Q: Do you think there needs to be changes to reimbursements?

A: If we don’t do that, none of this is going to get fixed. The problem is that even if you change the way we pay for healthcare, the hospitals and doctors would wake up in the morning and wouldn’t have the foggiest idea what to do. We’ve got a chicken-and-egg problem here. If the providers get out and deliver a different product, they are going to go out of business. But if the payment system is changed, it does not necessarily mean the providers are going to change overnight…We are going to need a transition period here where we innovate new models of delivering care.

Q: Do you have any hopes for the ACO model?

A: I think we are going to see some real successes around the country and that is going to up the pressure on the rest of the country to get its act together. I’m not sure if the ACO model is going to fix all of this because there are certain regions of the country where I think hospitals and doctors just aren’t ready to do this work. I’m concerned that what is really going to happen is that the system is just going to collapse and you are going to see some pretty massive failures. And once that happens, you’ll see more room for innovation and more willingness to innovate.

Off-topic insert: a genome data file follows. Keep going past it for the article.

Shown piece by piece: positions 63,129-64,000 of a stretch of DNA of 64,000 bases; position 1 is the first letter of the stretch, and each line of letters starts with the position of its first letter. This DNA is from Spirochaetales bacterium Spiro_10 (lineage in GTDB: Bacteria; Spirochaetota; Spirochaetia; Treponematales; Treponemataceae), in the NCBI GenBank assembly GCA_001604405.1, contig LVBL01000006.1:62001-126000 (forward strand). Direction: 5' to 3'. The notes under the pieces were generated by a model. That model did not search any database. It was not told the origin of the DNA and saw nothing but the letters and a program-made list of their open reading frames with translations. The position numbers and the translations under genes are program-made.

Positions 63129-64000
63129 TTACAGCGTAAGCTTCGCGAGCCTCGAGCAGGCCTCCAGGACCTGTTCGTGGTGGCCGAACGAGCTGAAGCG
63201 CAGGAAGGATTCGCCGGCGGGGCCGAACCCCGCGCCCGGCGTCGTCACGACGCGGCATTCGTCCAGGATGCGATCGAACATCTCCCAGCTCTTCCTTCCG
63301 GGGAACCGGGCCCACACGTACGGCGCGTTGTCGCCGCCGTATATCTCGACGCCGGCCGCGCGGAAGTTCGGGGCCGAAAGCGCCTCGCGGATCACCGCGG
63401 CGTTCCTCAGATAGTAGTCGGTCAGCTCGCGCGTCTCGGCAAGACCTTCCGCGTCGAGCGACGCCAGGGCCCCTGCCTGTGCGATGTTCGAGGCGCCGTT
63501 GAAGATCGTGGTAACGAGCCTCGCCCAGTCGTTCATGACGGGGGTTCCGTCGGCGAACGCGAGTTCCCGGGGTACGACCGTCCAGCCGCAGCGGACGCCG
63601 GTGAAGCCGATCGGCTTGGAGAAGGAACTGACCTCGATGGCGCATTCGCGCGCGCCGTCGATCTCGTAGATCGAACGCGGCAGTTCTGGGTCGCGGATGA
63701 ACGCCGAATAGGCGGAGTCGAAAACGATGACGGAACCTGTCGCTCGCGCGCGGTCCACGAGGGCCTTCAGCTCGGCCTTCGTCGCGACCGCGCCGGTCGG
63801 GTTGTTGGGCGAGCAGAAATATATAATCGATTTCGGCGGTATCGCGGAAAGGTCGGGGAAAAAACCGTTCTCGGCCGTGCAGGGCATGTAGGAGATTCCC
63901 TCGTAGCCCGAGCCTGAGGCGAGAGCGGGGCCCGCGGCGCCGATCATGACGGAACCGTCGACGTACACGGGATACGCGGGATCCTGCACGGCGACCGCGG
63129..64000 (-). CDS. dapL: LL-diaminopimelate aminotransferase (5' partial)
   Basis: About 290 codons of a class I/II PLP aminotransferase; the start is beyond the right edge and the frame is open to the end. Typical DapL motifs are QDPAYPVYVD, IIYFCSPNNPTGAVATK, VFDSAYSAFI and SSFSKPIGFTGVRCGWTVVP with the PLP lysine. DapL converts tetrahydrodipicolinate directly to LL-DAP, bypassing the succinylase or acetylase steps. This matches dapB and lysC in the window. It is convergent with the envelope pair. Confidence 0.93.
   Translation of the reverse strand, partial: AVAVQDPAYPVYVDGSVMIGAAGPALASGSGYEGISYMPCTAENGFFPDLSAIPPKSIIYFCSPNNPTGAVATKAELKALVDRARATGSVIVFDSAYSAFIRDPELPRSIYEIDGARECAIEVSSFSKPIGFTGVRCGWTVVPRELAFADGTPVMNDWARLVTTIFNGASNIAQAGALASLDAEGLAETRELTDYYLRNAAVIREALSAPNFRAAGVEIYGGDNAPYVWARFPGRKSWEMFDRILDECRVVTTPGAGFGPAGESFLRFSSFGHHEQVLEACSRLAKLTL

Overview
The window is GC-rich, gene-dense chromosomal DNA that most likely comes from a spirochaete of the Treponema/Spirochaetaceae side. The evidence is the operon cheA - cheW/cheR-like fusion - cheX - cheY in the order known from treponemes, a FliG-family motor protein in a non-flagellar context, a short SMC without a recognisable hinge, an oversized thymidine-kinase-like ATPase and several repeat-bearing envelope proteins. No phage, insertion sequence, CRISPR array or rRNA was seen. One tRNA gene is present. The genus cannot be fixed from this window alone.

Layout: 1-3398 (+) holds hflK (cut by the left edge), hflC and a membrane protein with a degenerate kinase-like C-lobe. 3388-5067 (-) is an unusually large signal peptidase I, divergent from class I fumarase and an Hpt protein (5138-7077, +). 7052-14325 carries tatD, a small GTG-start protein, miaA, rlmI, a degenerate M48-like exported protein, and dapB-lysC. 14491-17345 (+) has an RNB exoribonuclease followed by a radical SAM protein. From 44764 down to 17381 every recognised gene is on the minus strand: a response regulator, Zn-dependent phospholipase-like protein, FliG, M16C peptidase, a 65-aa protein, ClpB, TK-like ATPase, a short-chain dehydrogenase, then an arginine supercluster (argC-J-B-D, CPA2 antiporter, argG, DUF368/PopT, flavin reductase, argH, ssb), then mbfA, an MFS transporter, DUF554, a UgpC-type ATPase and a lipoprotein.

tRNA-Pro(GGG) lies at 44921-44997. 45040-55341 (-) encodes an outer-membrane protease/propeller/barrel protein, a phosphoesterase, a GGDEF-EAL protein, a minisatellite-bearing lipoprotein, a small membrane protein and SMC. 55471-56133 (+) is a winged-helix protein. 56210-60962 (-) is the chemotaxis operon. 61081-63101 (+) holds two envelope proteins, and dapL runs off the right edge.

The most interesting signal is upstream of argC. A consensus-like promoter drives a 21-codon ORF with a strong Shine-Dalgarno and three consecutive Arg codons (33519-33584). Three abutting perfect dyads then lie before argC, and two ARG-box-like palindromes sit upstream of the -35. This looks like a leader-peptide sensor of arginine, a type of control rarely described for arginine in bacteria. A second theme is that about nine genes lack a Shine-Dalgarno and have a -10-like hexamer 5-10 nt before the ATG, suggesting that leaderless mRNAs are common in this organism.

Q: Are there ethical challenges that concern you when you think about changing the healthcare system?

A: I think it is kind of an ethical sweet spot in that this is a population that has a lot of need, and you can actually do the right thing and end up saving money in the process…Frankly, I think it’s unethical that we are not delivering better care and we are wasting so much money in the process.

Add new comment